‘Gumboot Friday’ is a stark reminder of youth struggle


Mike King has been the torchbearer for mental health counselling for children and youth (Image Supplied)

Praneeta Mahajan
Hamilton, November 3, 2023

It is Gumboot Friday today, where people are encouraged to wear gumboots and donate to the charity helping thousands of Kiwi children and youth dealing with mental health traumas.

Mike King, the organiser and founder of the ‘I am Hope’ charity, said his charity is funding 3400 counselling sessions a month, but there is a need for double that number.

Gumboot Friday is on November 3, 2023, and you can get involved (Image Supplied)

About the initiative

Gumboot Friday, founded by mental health advocate Mr King, is a free counselling service for any young person aged 25 and under in New Zealand.

He claims that an overworked, underfunded, and under-resourced public mental health service has led to excruciatingly long wait times for young people needing immediate help. The free counselling platform provides a bridge to youth in need by breaking down the barriers of cost and wait times.

A spokesperson for I am Hope, the charity behind the initiative said, “When we started going into schools, we quickly learned that some children needed more than just a chat. As our budget for sponsoring children and youth counselling blew up, we knew something had to change. From this, Gumboot Friday was born. Since its inception, Gumboot Friday has spent over three million dollars on counselling for over 10,000 young people, and it is only getting bigger. We dream that one day soon any child in New Zealand can quickly get the help they want when they need it – no questions asked.”

Talking about Gumboot Friday events being organised around the country today, November 3, 2023, Mr King said, “Dealing with depression and mental health challenges is like walking through mud every day. On November 3 this year, we ask you to show your support, put your gumboots on, give a gold coin, and take a walk in their shoes for just one day.”

He said that the majority of later-life traumas happen because issues are suppressed for years instead of being tackled immediately.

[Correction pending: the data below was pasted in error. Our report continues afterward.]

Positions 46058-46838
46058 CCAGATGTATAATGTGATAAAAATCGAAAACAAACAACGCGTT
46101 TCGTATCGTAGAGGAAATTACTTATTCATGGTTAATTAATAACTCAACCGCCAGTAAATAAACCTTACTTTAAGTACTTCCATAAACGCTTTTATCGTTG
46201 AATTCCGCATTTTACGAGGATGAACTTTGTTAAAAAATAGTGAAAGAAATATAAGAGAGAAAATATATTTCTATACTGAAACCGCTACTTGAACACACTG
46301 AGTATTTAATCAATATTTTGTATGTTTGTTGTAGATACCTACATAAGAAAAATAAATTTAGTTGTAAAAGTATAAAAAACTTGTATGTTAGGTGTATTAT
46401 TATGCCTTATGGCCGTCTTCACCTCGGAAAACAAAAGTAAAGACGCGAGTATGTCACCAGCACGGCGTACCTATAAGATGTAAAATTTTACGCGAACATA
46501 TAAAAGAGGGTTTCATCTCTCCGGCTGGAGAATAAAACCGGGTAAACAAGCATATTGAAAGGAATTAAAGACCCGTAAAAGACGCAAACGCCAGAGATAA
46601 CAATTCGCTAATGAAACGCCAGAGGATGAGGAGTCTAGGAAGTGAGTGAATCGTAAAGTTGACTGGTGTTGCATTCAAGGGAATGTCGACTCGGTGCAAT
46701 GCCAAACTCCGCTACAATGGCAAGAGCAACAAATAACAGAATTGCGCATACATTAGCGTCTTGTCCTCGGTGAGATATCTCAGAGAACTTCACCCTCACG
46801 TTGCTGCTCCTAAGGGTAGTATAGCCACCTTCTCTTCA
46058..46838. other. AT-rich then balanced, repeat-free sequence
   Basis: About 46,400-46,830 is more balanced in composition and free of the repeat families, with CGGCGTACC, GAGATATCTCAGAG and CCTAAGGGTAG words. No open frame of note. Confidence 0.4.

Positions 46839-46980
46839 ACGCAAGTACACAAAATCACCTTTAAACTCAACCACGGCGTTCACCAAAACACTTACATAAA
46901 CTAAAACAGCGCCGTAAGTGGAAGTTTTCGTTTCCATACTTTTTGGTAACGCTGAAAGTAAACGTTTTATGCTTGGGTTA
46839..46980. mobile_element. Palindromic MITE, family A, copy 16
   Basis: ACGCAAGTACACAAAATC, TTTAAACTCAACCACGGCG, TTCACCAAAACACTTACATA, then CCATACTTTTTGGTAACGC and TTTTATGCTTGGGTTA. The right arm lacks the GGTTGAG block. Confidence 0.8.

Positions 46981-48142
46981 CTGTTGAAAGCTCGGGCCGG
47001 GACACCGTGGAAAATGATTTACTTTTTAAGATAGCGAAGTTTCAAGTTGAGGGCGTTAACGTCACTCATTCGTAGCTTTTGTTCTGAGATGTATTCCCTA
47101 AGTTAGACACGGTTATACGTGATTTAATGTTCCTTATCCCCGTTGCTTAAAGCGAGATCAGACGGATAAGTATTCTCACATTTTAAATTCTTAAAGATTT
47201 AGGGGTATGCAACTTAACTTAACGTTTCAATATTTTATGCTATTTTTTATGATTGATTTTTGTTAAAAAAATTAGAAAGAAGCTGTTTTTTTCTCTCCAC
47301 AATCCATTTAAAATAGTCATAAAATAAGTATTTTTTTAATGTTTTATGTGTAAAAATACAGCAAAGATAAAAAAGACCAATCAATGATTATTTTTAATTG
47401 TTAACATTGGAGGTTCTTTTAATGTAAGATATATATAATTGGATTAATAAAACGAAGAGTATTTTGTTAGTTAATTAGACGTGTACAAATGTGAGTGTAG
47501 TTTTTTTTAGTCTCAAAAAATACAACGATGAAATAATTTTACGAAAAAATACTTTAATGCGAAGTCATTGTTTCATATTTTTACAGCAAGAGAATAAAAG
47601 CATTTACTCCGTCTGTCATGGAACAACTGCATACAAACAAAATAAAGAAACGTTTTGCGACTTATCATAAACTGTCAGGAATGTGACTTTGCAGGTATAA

“Sexual abuse is the giant elephant in the room when it comes to mental health issues. One in four girls in this country is sexually abused and one in eight boys. So it is one of those things that is an underlying factor,” Mr King said.

Mr King claims that ‘I Am Hope’ now has more data than government agencies but funding keeps being funnelled into expensive and far less effective programs. I am Hope has released

Children and youth are in dire need of Mental Health support and counselling across the Country (Image Supplied)

What the numbers say

I Am Hope, revealed the findings this week, providing a troubling insight into the challenges facing youth today.  The anonymised data from the Gumboot Friday platform was based on more than 4,150 requests for counselling.

The data found anxiety as the “primary stressor” among young people in today’s society, with 69%  of people seeking help through the platform dealing with anger or family issues and 89% of people struggling with eating disorders.

“While we were aware of the increasing prevalence of eating disorders, what truly surprised us was the age at which children are now grappling with body image,” Mr King said.

He said the data illustrates children as young as five years old are seeking help, and numbers more than quadruple by the age of eight. “This data underscores the critical importance of addressing anxiety with both urgency and empathy,” I Am Hope Chief Executive Troy Elliott said.

Mr King said that although prescription drugs are often used to treat anxiety, research proves counselling is significantly more effective.

He believes it is essential to provide free access to this option for young Kiwis.

“Left untreated, anxiety can rapidly develop into severe mental health issues, placing more strain on our already stretched crisis teams,” King stressed “This, in turn, has led to an overreliance on medication as a kind of medicated waiting room.”

Data also found young people face an almost identical number of issues regardless of their economic or ethnic background.

Click on the link to find a Gumboot Friday Event near you.

Praneeta Mahajan is an Indian Newslink reporter based in Hamilton.

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